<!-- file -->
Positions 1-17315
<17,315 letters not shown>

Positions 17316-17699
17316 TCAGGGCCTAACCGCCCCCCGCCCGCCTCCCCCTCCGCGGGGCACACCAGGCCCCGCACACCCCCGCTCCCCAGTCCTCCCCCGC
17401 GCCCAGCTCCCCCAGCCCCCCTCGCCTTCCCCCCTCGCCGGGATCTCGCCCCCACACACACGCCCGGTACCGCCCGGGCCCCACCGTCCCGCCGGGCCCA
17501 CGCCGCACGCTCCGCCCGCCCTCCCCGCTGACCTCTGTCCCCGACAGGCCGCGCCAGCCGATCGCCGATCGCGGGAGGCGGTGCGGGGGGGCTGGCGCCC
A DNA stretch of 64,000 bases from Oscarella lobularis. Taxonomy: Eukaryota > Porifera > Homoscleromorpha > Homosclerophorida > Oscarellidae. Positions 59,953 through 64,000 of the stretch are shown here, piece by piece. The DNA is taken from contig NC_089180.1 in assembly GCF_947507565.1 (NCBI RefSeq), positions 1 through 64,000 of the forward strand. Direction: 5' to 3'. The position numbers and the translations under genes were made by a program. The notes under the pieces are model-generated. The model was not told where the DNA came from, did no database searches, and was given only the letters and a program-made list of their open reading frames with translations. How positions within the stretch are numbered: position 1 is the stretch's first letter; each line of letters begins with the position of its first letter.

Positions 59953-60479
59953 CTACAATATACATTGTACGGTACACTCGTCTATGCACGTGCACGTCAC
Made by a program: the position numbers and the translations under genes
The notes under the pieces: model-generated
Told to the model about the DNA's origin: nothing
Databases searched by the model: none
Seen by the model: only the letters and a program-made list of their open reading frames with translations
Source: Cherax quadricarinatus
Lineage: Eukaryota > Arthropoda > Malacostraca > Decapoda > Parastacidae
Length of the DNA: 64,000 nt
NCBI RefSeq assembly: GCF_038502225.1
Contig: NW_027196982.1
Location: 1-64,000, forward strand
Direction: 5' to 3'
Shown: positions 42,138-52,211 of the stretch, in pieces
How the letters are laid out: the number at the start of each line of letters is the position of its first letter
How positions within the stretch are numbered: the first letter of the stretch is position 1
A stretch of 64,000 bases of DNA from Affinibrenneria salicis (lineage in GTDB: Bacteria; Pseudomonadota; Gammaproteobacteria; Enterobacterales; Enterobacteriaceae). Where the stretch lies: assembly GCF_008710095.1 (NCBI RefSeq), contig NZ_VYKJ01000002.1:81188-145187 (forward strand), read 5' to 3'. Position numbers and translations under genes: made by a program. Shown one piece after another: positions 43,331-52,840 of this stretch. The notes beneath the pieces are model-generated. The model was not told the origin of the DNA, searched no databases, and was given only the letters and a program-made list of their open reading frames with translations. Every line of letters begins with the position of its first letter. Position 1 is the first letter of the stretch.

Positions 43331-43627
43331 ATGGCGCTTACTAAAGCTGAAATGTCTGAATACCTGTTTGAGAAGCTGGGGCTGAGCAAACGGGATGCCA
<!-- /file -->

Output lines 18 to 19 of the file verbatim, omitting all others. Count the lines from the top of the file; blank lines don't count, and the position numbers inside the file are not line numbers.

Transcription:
NCBI RefSeq assembly: GCF_038502225.1
Contig: NW_027196982.1